For decades, almost half of Germany's gold has been stored deep below the Federal Reserve Bank of New York. Now, with the euro crisis swirling, German politicians are asking their central bankers to take stock of the reserves. Some even say that the gold should be shipped home.
Bundesbank President Jens Weidmann wanted to personally convince
Peter Gauweiler that the German gold was still where it should be. Early
this summer, the head of Germany's central bank took the obstinate
politician from the conservative Christian Social Union (CSU), a party
that is a member of the government coalition in Berlin, and a number of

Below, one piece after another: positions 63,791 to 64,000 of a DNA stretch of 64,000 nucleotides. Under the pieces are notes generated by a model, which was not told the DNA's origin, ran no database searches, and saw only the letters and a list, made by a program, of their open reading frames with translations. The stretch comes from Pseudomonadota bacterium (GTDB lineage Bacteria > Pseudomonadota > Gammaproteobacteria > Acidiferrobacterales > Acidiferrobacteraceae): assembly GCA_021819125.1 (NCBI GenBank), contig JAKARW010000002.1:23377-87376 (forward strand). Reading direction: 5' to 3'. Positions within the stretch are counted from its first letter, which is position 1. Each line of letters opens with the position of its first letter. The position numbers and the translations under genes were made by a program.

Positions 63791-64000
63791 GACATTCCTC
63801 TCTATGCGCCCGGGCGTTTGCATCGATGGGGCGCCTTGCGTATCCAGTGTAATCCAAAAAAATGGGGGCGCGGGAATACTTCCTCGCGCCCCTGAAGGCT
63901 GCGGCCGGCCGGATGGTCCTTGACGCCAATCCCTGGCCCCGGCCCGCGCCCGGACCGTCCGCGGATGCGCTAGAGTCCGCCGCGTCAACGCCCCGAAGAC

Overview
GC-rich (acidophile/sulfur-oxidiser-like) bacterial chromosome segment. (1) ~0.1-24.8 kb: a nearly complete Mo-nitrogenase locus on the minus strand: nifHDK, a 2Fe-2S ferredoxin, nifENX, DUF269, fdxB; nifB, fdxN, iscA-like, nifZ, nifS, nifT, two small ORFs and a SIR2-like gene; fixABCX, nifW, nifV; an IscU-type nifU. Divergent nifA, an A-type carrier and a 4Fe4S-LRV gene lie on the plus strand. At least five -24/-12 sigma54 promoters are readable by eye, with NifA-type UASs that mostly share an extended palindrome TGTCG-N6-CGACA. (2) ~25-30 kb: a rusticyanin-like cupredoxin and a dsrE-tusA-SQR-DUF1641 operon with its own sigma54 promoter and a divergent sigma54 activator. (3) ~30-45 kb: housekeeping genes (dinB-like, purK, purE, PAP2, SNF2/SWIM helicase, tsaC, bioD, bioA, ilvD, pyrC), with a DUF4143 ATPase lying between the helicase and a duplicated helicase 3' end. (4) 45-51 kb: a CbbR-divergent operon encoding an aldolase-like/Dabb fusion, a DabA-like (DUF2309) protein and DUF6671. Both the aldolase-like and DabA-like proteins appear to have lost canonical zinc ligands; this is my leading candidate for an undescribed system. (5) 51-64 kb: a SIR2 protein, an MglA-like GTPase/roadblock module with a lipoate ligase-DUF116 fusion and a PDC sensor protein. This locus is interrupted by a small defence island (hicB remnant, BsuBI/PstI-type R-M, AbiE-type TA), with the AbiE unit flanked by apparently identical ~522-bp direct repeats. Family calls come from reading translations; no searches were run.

his colleagues into the Bundesbank's inner sanctum: the gold vault.
There, 6,000 gold bars are stacked on industrial-strength shelves in a
purpose-built building in Frankfurt. An additional 76,000 bars of
bullion are stored in four safe boxes, in sealed containers.
But even this personal inspection wasn't enough to reassure the
visiting member of parliament -- on the contrary: "The Bundesbank
monitors its domestic gold in an exemplary fashion," Gauweiler says,
"and this makes it all the more incomprehensible that the bank doesn't
look after its reserves abroad."